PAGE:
In the wake of celebrations marking the victory of India’s opposition party Bharatiya Janata Party in national elections, its state leaders are promising a bright future for the country.
“We have never experienced such happiness. We’ll rise to the expectations of the people. We’ll fulfill all our promises. In the first three months of our rule, change will be seen in the whole country,” said Bharat Dixit, senior BJP leader from the northeastern state of Uttar Pradesh.
In Uttar Pradesh, India’s largest electoral state, BJP won 71 out of the total 80 seats in Lok Sabha or the lower house of Indian parliament. The party secured 100 percent of the seats in a number of large states.
Campaign analysts said the party’s success can largely be attributed to the impact of Narendra Modi, the party’s leader and now prime minister-elect. Local party leaders are calling it the “Modi Wave.”
“We were riding on Modi ji’s (the ji suffix indicates respect) wave. Actually, it was easy this time,” said Vishal Jolly, the state-president of Andamans, a single constituency island state of India in the Bay of Bengal.
The party won 282 of 543 seats in Lok Sabha, giving it a clear majority to form a government in the country’s capital New Delhi. Those supportive of the BJP have won another 54 seats, bringing the total seats to 336, reducing the power of the other parties to a pittance.
The Indian National Congress (INC), India’s current ruling party, emerged from the elections with only 44 seats. Even with its alliances, the United Progressive Alliance has only 59 seats.
INC is the oldest political party of India. It is associated closely with the country’s struggle for freedom from British rule, and has ruled in India for longer than any other political party.
“There are so many states where the National Congress Party could not even win a single seat. It doesn’t even have the numbers to be the opposition party,” said Satpal Singh, the state president of BJP from Himachal Pradesh, a Himalayan state that borders China.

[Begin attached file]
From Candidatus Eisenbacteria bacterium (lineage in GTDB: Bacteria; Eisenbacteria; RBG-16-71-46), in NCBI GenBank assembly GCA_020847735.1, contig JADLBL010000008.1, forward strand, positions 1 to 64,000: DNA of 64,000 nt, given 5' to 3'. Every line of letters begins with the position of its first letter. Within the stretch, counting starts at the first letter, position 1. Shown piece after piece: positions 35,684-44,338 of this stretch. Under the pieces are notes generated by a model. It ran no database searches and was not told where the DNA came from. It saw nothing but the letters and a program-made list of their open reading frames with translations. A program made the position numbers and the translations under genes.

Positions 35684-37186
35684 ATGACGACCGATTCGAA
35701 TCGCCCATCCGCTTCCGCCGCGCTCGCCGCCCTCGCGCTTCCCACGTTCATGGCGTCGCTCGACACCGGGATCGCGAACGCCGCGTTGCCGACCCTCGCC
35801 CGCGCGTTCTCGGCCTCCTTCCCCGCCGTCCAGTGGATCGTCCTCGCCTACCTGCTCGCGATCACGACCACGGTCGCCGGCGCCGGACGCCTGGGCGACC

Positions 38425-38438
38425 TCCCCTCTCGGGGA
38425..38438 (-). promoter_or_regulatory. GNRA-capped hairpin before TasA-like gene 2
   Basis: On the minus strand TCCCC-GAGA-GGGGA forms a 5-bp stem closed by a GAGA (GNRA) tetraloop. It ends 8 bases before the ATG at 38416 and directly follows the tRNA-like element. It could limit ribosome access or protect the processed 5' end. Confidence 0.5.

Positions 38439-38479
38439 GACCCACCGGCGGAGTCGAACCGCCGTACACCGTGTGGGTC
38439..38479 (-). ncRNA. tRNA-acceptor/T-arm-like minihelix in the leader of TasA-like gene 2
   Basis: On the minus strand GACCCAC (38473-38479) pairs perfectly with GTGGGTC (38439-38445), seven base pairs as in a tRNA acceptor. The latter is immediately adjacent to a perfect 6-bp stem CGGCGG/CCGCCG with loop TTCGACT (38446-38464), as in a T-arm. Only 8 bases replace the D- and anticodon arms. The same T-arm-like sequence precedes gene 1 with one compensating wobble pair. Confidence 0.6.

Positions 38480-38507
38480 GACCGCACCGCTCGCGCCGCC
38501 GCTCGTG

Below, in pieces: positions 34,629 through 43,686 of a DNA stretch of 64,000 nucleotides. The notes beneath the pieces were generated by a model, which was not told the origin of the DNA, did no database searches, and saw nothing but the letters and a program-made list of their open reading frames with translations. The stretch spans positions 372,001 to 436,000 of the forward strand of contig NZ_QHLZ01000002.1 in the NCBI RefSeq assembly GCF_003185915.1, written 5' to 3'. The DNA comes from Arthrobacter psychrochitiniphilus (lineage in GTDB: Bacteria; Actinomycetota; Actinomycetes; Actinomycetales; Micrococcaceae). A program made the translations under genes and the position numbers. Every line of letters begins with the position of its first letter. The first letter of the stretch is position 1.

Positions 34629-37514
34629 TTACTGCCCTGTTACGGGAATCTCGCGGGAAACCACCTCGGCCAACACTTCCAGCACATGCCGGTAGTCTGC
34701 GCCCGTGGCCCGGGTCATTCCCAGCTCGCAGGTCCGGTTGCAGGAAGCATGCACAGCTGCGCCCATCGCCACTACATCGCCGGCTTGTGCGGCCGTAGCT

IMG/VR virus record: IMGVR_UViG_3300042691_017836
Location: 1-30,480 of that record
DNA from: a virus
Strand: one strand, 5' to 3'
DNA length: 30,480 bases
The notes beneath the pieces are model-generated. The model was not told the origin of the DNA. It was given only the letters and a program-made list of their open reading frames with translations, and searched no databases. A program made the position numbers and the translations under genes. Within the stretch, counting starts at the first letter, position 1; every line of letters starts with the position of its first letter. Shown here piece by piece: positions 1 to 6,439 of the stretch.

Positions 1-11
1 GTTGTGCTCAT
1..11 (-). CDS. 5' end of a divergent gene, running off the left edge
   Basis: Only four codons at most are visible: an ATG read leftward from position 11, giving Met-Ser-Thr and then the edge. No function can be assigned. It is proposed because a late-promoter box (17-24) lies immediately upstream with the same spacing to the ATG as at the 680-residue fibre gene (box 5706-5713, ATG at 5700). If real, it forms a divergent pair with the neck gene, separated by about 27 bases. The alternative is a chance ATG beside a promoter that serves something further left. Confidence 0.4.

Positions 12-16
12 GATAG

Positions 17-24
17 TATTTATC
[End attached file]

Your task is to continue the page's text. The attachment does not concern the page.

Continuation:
It is the way Modi communicated with the masses that really made an impact on the electorate. A poster on the BJP website mentions work on a seven point rainbow principle for India—culture, youth power, women’s empowerment, agriculture, natural resources, democracy, and knowledge.
The poster also mentions brand India’s focus on five Ts: talent, trade, tradition, tourism, and technology.
Modi has always been seen as a pro-business leader. His win is likely to bring in greater economic and development reforms in the country. This is very visible in the way he communicates.
“Internally corruption and costliness will decrease. The country will move toward development—that’s the agenda with which Modi ji fought the elections,” Singh said.
Singh also said Modi has the capacity to give a befitting reply to neighbors trying to meddle with Indian borders.
“With Modi ji at the helm of affairs nobody from outside can put pressure on us. Earlier Pakistani soldiers just entered our territory and killed our soldiers, and it took much time for our government to respond. China shows part of Himachal Pradesh territory on its map and keeps intruding in the Ladakh region also. Modi ji will surely give a befitting reply to such forces,” he said.
Meanwhile the mood at various BJP state units remains upbeat. Images of supporters dancing to the beat of Indian drums, festive face paint, the unfurling of BJP’s orange-green flags with the lotus party symbol, and the distributing of sweets are common.
“People are going to give us the opportunity many more times. We will fulfill all expectations; it does take time though. All we workers of the party have lots of samman (respect) for the party leaders,” said Ashok Agarwal, a BJP worker from Rajasthan, a western border state with Pakistan.